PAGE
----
MANA Research Highlights: Nanomechanical sensors detect cancer from breath
An array of functionalised membrane-type surface stress sensors (MSS) distinguishes cancer patients from healthy people through a signature response to breath samples.
Story content courtesy of MANA, the International Center for Materials Nanoarchitectonics at NIMS, Japan
A collaboration of researchers in Switzerland and Japan has developed portable cancer detection units for non-invasive diagnosis. “We created an artificial nose that is sensitive enough to diagnose head and neck cancer through analysis of the breath,” the researchers concluded in a recent report on their work.
The sensor design originates from conventional piezoresistive cantilever devices. Chemical layers coated on cantilevers absorb specific compounds and cause deflection of the cantilevers. These deflections can be measured through the change in electrical resistance at piezoresistors. However, these piezoresistive cantilever-type sensors have suffered from limited sensitivity. Recently, comprehensive structural optimization has led to a membrane-type surface stress sensor (MSS), achieving a significant improvement in sensitivity and stability. The MSS is composed of a thin silicon membrane (typically 2.5 μm thick and 500 μm in diameter) suspended by four piezoresistive beams attached to the circumference.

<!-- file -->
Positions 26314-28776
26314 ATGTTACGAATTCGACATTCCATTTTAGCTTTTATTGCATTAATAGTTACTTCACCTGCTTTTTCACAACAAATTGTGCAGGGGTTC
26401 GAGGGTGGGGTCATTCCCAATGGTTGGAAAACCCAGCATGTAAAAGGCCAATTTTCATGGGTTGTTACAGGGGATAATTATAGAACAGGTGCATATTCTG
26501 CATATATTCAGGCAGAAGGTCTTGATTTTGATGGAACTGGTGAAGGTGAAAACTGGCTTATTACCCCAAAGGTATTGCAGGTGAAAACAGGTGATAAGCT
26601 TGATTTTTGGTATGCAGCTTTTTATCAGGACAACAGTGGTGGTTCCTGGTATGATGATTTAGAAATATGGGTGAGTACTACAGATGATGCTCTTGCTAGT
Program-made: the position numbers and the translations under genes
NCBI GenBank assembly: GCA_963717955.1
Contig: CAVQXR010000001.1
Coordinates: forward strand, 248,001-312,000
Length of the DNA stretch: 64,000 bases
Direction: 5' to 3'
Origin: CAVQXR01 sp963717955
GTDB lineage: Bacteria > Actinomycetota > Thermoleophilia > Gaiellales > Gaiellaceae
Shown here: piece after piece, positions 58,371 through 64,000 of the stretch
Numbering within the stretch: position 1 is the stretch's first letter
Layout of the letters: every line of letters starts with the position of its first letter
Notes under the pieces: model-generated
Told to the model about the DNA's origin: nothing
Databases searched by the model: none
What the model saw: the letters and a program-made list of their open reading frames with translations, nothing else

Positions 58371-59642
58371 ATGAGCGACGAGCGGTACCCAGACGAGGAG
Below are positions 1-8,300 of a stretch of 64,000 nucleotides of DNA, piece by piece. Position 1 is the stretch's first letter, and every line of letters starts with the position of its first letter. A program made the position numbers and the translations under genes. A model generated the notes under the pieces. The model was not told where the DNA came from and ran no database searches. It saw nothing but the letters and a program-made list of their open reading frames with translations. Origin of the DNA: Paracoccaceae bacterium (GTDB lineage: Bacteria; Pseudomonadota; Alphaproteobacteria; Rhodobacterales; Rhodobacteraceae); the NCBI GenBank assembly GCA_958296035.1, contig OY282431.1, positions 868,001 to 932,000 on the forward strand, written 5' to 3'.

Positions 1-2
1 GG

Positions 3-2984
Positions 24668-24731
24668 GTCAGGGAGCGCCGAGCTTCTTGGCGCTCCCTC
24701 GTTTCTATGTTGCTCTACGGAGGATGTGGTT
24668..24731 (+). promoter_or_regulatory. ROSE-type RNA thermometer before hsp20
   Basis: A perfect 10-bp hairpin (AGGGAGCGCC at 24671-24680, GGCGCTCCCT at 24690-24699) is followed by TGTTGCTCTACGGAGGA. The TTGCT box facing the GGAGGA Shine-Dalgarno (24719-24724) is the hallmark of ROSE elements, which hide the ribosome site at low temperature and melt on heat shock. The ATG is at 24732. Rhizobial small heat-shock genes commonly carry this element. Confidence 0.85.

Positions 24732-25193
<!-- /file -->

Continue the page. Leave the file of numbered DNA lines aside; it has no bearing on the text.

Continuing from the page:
Frederic Loizeau at the Ecole Polytechnique Federale de Lausanne, Hans Peter Lang at the University of Basel in Switzerland, Genki Yoshikawa at the National Institute of Materials Science in Japan and their colleagues fabricated an array of MSS and coated them with different polymers to absorb various chemical compounds in breath samples. Reporting at the 26th IEEE International Conference on Micro Electro Mechanical Systems (IEEE MEMS 2013), the researchers presented that MSS could distinguish, in a double blind trial, the breath of four cancer patients from four healthy people.
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